Creating An Inclusive Marketing Playbook Pertaining To Tim

Creating An Inclusive Marketing Playbook Pertaining To Tim

Sujatha V Kumar, Head of Marketing for India and South Asia, Visa, 0

With over 20 years of experience in the field of Marketing, Sujatha has worked extensively in all key areas, such as Brand development, Launch strategy, Category Management, Retail strategy & promotions, Creating Advertising, and many more.

For centuries now, gender inequity has been a hot button topic across all strata of global society. Deep rooted patriarchy has negatively influenced community perception to create misinformed, inaccurate and stereotypical roles for women. This unfortunate misperception worsened with the industrial revolution, conditioning businesses to often hinge their marketing methods on sexist ideas of what women need, want or value from life. The results are the usual, relentless and prejudiced advertising that perpetuated more inappropriate typecasting for female consumers and women at large. Remember the vintage advertisements that glorified a woman’s joy in washing clothes or scrubbing vessels? It was only in the last two decades that the idea of combating presumptuous sexism in marketing actually caught up, when businesses started to improve representation across the panel of decision makers and diversity, equity & inclusion became a flourishing dialogue across industries.

But despite widespread criticism and increasing acceptance of diverse communities, biases continue to plague marketing methods even today. Simply put, businesses have taken major strides in addressing pre-conditioned sexism in marketing. But more needs to be done. Cutting to the chase, here are three ways for brands to rewrite their marketing playbook and end pre-conditioned gender bias in their advertising efforts –

Fix how your Brand sees Women ‘Not how Women see Themselves
In recent times, brands have embraced ‘feminism’ and ‘women empowerment’ as thriving concepts to show how women can use their products and services to ‘take charge of their concerns’ and ‘fix their lives’. As inspiring as this sound, it’s actually deeply problematic. This promotional tactic, famously termed as ‘fempowerment’, is essentially a repackaging of the idea of ‘purposeled marketing’. Unfortunately, this is a rather misleading tactic that primarily cares more about closing deals with female audiences, rather than helping them create actual progress.

Brands must understand that asking women to hinge on ‘grit and resolve’ to fix their lives is everything that’s wrong with the system. All it does is put the onus of change on women while allowing the system to carry on as is. A brand can avoid this by ensuring that the product or service organically fits in the journey of female audiences, without painting a picture of unrealistic standards to force revenue inspired behavioral change. Make your brand a true patron in their journey you don’t have to alter the course.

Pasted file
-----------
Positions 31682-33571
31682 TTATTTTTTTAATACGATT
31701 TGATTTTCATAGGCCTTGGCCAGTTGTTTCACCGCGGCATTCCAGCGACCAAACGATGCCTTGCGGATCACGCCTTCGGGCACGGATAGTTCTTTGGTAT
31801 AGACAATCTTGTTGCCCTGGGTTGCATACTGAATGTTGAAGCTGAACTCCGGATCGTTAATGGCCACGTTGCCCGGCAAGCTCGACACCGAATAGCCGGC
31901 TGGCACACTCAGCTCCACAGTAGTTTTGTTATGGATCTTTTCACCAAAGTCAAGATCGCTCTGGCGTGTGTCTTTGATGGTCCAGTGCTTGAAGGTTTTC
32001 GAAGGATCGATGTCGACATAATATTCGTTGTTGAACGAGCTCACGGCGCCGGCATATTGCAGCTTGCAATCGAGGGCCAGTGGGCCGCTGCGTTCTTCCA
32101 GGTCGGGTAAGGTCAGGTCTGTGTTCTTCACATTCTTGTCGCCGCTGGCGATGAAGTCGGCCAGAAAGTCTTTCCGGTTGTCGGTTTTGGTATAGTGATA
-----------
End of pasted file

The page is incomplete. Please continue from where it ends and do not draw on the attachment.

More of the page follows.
Focus on the ‘Macro’ not the ‘Macho’
Despite today’s predominantly male led business landscape, organizations must invest greater efforts in reshaping the idea of masculinity to create more space for femininity; causally driving greater inclusion for all sexes. This can happen by marketers encouraging their companies to end ‘butch’ or ‘macho’ economics that treats employees only as inputs. Build an inclusive workplace culture and display it to set strong benchmarks across the world, because how a business treats its employees often plays an integral role in the purchase decisions of consumers. A recent study affirms this sentiment global consumers are 4 to 6 times more likely to trust, buy, champion, and protect those companies or brands that lead with a strong purpose in today’s reality. This larger effort to drive greater inclusion across the workplace and the board will allow for more diversity of decision makers. Doing so will automatically open the door for more women leaders to weigh in and lead a company’s marketing strategy one that will go beyond just a male dominated notion of how a business must treat their employees, speak about their products, or sell to their customers.

A brand can avoid this by ensuring that the product or service organically fits in the journey of female audiences, without painting a picture of unrealistic standards to force revenue inspired behavioral change

Choose your Words with Extra Caution & Care
Representation is a serious business. So, understand that your story won’t sell if you don’t choose the right words. For instance, many marketers today tend to describe successful women as ‘empowering’ or someone who ‘knows how to balance life and work effectively’. While intended to be words of praise, brands would be surprised to know how adversely these words can affect their positioning intent. Here’s why –

Ever heard of people asking successful men how they manage to balance their work with familial responsibilities? Hardly. Then why reserve this question for women? It’s not necessary that women ‘have to’ juggle between their job and household to curate a successful career. Brands need to understand and normalize this sentiment to make their content and communications more inclusive. At the end of all double quoted phrases and statements across this piece, the point remains crystal clear brands must talk to women and all consumers in ways that reflect and connect to their real lives, and without fluffy adjectives that cause more harm than do good. As brand authenticity always stems from deep consumer understanding and never from idealistic assumptions. As marketers, let’s normalize it to a point where our marketing playbooks begin to look more colorful, diverse, and inclusive for ages to come.